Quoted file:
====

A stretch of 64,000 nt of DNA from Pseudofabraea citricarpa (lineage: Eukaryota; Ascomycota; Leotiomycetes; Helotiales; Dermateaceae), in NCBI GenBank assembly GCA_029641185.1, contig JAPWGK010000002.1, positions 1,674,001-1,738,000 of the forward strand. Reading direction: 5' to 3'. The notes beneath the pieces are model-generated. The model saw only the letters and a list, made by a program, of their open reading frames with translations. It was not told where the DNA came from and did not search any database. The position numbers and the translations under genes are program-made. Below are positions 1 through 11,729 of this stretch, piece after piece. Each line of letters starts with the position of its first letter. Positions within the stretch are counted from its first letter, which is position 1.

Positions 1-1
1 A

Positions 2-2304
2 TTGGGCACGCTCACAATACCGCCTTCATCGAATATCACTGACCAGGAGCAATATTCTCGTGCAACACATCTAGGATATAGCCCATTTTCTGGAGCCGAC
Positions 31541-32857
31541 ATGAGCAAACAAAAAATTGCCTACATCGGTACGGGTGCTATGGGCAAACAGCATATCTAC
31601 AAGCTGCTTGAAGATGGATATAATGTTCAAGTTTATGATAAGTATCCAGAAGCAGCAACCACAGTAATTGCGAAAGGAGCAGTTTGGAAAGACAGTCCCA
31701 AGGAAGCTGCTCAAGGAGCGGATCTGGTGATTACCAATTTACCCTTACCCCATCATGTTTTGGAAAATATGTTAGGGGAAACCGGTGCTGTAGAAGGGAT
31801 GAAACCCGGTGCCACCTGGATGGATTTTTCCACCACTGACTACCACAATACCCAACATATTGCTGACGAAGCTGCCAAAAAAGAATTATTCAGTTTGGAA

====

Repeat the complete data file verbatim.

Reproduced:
A stretch of 64,000 nt of DNA from Pseudofabraea citricarpa (lineage: Eukaryota; Ascomycota; Leotiomycetes; Helotiales; Dermateaceae), in NCBI GenBank assembly GCA_029641185.1, contig JAPWGK010000002.1, positions 1,674,001-1,738,000 of the forward strand. Reading direction: 5' to 3'. The notes beneath the pieces are model-generated. The model saw only the letters and a list, made by a program, of their open reading frames with translations. It was not told where the DNA came from and did not search any database. The position numbers and the translations under genes are program-made. Below are positions 1 through 11,729 of this stretch, piece after piece. Each line of letters starts with the position of its first letter. Positions within the stretch are counted from its first letter, which is position 1.

Positions 1-1
1 A

Positions 2-2304
2 TTGGGCACGCTCACAATACCGCCTTCATCGAATATCACTGACCAGGAGCAATATTCTCGTGCAACACATCTAGGATATAGCCCATTTTCTGGAGCCGAC
Positions 31541-32857
31541 ATGAGCAAACAAAAAATTGCCTACATCGGTACGGGTGCTATGGGCAAACAGCATATCTAC
31601 AAGCTGCTTGAAGATGGATATAATGTTCAAGTTTATGATAAGTATCCAGAAGCAGCAACCACAGTAATTGCGAAAGGAGCAGTTTGGAAAGACAGTCCCA
31701 AGGAAGCTGCTCAAGGAGCGGATCTGGTGATTACCAATTTACCCTTACCCCATCATGTTTTGGAAAATATGTTAGGGGAAACCGGTGCTGTAGAAGGGAT
31801 GAAACCCGGTGCCACCTGGATGGATTTTTCCACCACTGACTACCACAATACCCAACATATTGCTGACGAAGCTGCCAAAAAAGAATTATTCAGTTTGGAA